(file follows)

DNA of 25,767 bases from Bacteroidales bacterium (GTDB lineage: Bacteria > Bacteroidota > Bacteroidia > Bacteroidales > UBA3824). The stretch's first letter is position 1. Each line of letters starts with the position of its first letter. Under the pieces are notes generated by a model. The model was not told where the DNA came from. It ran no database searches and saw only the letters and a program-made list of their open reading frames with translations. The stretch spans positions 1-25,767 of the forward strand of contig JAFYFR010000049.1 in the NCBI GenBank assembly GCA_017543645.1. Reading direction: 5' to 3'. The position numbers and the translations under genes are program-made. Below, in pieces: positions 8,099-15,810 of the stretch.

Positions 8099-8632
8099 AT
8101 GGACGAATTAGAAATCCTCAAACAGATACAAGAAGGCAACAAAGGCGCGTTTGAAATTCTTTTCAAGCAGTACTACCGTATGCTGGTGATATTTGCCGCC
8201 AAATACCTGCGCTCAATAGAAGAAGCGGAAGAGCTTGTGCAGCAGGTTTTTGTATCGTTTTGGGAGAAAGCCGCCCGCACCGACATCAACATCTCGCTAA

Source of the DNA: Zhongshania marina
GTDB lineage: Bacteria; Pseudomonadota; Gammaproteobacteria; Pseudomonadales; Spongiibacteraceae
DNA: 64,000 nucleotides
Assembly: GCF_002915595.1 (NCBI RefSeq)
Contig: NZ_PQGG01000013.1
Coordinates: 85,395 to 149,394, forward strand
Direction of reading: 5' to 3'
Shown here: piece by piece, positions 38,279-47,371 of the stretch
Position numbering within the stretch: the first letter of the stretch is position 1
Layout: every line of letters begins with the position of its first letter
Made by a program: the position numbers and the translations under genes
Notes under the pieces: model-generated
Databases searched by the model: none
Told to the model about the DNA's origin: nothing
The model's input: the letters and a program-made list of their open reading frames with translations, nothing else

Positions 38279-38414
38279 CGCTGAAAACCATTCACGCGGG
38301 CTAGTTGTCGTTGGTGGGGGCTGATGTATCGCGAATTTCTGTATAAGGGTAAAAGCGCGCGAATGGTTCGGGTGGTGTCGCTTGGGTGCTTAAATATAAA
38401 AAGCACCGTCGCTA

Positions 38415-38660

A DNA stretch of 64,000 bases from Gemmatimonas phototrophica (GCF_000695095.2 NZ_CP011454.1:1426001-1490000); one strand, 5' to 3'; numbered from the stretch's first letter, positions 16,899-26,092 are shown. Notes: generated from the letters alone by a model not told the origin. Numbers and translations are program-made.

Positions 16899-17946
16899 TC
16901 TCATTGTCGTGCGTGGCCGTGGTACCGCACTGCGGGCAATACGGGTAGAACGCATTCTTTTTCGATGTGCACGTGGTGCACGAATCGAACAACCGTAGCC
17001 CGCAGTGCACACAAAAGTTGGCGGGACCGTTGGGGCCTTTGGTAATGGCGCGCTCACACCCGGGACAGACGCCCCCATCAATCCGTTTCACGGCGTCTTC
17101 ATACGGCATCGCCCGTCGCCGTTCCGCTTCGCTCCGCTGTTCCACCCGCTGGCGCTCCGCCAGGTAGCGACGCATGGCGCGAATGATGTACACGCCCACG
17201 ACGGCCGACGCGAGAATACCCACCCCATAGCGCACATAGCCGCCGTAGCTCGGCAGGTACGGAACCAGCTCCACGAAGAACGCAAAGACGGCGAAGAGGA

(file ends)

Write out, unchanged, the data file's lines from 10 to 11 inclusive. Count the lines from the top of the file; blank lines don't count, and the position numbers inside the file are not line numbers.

Contig: NZ_PQGG01000013.1
Coordinates: 85,395 to 149,394, forward strand